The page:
Institutional interest in cryptocurrencies is increasing as the space continues to mature. A survey published on December 8 by European investment manager Nickel Digital Asset Management found that 85% of institutional investors and wealth managers have teams dedicated to reviewing cryptocurrencies and digital assets. The study noted that surveyed investors manage about $ 108.4 billion in assets. The London-based firm also released a report in September this year showing that 62% of global institutional investors with zero exposure to cryptocurrencies expect to make their first cryptocurrency investments within the next year.
It is also notable that Wall Street veterans are beginning to enter the crypto industry. Most recently, Matt Zhang, a former business executive at global bank Citi, launched a new venture fund dedicated entirely to new cryptocurrencies and blockchain. Known as “Hivemind Capital Partners,” Zhang previously noted in a Cointelegraph article that the $ 1.5 billion multi-strategy fund will help “institutionalize crypto investment.”
Given the growing interest of institutions in cryptocurrencies, Cointelegraph spoke with Matt Zhang during Algorand’s Decipher event in Miami to learn more about Hivemind’s plans to bring cryptocurrencies to institutions. Zhang also shared his thoughts on layer one networks, cryptocurrency regulations, and non-fungible tokens, or NFTs.
Cointelegraph: Thanks for joining me, Matt. Can you tell us why Algorand became your first partner And what other partnerships can you expect?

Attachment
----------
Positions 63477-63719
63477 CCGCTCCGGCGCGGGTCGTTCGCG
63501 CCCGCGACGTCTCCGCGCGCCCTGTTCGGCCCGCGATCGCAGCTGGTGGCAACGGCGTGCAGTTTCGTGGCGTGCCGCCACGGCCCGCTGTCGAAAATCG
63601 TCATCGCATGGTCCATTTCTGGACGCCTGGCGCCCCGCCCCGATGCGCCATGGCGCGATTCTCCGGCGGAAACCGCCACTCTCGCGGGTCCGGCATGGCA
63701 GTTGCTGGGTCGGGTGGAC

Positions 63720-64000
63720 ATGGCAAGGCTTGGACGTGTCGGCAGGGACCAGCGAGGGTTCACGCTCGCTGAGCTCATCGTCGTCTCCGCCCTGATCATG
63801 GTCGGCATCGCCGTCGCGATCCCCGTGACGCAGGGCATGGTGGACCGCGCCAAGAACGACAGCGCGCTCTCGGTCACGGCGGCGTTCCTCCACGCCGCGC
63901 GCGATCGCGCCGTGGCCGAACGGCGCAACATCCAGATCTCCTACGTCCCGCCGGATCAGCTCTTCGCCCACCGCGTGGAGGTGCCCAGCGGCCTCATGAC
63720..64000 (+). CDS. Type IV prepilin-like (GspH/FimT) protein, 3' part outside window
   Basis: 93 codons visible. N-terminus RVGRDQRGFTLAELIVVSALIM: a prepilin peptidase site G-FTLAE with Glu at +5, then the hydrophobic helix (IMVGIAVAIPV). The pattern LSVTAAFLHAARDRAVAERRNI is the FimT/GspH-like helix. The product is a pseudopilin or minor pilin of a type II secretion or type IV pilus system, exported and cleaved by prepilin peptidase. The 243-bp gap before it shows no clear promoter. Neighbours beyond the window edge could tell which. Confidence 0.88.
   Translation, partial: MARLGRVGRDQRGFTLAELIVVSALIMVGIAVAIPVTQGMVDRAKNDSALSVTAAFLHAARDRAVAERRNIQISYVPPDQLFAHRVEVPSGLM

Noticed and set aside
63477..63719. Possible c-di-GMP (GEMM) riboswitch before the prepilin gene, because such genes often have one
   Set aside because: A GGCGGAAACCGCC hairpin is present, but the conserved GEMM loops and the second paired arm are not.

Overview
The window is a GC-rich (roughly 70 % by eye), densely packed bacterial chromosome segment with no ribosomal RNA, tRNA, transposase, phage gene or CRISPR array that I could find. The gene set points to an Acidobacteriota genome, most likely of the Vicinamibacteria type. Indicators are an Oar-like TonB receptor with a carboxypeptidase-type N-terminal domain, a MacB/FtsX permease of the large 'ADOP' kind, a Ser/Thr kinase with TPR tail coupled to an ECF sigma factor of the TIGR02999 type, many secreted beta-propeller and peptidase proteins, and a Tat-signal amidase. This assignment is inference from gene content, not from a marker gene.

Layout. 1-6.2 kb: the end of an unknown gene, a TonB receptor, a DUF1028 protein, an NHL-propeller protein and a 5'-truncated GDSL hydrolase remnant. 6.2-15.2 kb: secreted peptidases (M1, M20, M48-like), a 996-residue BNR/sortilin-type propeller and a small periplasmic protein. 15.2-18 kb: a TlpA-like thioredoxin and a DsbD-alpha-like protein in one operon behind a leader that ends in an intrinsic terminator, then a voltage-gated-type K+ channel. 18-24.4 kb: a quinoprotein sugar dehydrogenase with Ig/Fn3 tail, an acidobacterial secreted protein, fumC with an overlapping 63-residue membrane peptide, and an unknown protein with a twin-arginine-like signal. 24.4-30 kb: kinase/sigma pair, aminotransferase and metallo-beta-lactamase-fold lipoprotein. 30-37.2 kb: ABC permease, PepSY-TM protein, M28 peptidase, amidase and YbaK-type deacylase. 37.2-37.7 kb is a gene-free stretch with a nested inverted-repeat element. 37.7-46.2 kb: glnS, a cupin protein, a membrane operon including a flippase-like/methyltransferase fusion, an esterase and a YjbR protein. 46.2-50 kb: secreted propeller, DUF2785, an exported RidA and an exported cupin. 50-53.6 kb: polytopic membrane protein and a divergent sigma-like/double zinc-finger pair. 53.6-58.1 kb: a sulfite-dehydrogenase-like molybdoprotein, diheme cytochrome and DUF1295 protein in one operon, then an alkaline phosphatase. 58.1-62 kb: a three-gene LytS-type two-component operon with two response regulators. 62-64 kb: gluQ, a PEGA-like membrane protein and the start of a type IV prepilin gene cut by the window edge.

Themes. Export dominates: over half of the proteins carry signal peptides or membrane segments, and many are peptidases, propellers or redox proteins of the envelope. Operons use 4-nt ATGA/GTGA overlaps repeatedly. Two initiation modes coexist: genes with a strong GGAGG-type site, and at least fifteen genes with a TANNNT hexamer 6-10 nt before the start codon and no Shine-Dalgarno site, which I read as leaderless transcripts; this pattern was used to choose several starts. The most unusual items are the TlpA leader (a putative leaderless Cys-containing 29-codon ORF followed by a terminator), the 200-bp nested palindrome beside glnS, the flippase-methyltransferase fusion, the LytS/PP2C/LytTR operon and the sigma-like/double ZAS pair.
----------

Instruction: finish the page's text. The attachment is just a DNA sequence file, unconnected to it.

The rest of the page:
Matt Zhang: I’m a multi-chain maximalist and I think there will be a handful of layer one networks building amazing projects. Algorand provides enterprise and institutional customer quality for a number of blockchain solutions. If you think blockchain is a big space, you have to bet that it will be available for the next 10 years. Therefore, the funds must find partners who can survive for the next 10 years. The entire crypto ecosystem currently represents just under $ 4 trillion; that’s how small we are. People need to slow down and find patient partners who want to build long-term.
I am also in active discussions with many other leading layer one networks to ensure that Hivemind has a multi-chain network to help our investors see the best trading streams. I think layer one is a very different product among all blockchain ecosystems in the sense that these networks are what other crypto companies are building on. This means that if you are building a native cryptographic platform for services, you generally need to take advantage of one of the layer one networks, and you may want to take advantage of one of the larger, more established options. Hivemind is currently in different stages with other layers. I think it will be an ongoing effort and new partnerships may be seen in the coming months.
We also believe that there are many partners in the crypto ecosystem that are still using yesterday’s model in a humane way to drive deal flows. This can be efficient, but I think you need to use a layer one network to see the offerings first. Then we can use the technology to help companies build their own platforms. This is essential and is very different from the last era of asset management.
CT: What does it mean to “institutionalize investment in cryptocurrencies?”
MZ: First of all, it is important to note that yesterday’s investment model does not work in the world of cryptocurrencies. Second, I think there are still a lot of Wild West activities in the crypto space. If you want institutional investors to dominate, we have to do more than just tell them that investing in cryptocurrencies is a great opportunity.
“Basically, you have to tell investors that there is an opportunity here, but that we can also provide the infrastructure to allow institutions to access in the most compatible way. The opportunity and how to access must go hand in hand.”